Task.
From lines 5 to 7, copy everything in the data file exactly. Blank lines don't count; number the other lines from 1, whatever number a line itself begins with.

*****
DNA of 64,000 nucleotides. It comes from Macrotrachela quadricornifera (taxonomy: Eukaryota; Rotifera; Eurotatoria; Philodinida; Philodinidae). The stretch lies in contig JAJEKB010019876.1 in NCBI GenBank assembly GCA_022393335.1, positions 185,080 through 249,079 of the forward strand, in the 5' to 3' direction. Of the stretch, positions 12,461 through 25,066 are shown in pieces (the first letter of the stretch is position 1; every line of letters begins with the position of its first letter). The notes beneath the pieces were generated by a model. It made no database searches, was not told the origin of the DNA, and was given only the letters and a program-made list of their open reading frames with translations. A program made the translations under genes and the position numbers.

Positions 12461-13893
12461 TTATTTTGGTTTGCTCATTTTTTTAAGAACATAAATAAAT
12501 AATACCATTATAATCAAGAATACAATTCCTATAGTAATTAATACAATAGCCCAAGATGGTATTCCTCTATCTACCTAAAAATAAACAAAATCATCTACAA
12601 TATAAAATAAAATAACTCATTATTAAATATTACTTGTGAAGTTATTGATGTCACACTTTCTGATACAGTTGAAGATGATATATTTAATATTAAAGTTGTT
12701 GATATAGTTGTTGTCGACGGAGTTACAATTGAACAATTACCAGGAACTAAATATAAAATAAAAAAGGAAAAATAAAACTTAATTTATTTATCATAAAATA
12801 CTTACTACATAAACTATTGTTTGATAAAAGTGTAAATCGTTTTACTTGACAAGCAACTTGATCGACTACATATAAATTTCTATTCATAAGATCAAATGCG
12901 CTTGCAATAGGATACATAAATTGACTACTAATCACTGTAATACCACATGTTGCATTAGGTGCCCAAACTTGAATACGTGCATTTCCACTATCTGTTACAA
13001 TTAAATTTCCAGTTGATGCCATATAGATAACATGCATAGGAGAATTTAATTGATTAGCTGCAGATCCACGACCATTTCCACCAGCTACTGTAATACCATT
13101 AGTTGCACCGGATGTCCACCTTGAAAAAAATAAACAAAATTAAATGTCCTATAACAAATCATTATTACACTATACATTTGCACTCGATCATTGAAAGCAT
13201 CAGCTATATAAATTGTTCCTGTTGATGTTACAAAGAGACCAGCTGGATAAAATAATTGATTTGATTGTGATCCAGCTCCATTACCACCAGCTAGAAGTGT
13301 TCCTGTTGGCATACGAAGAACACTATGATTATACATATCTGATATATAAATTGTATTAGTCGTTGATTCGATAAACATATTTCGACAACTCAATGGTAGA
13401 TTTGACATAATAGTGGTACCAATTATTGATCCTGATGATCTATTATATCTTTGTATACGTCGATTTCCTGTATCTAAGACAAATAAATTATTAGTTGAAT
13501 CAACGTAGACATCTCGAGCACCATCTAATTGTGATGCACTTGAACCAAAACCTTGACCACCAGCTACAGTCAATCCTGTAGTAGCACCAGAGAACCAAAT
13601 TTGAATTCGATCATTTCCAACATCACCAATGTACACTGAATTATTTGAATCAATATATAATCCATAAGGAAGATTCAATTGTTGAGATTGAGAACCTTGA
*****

12601 TATAAAATAAAATAACTCATTATTAAATATTACTTGTGAAGTTATTGATGTCACACTTTCTGATACAGTTGAAGATGATATATTTAATATTAAAGTTGTT
12701 GATATAGTTGTTGTCGACGGAGTTACAATTGAACAATTACCAGGAACTAAATATAAAATAAAAAAGGAAAAATAAAACTTAATTTATTTATCATAAAATA
12801 CTTACTACATAAACTATTGTTTGATAAAAGTGTAAATCGTTTTACTTGACAAGCAACTTGATCGACTACATATAAATTTCTATTCATAAGATCAAATGCG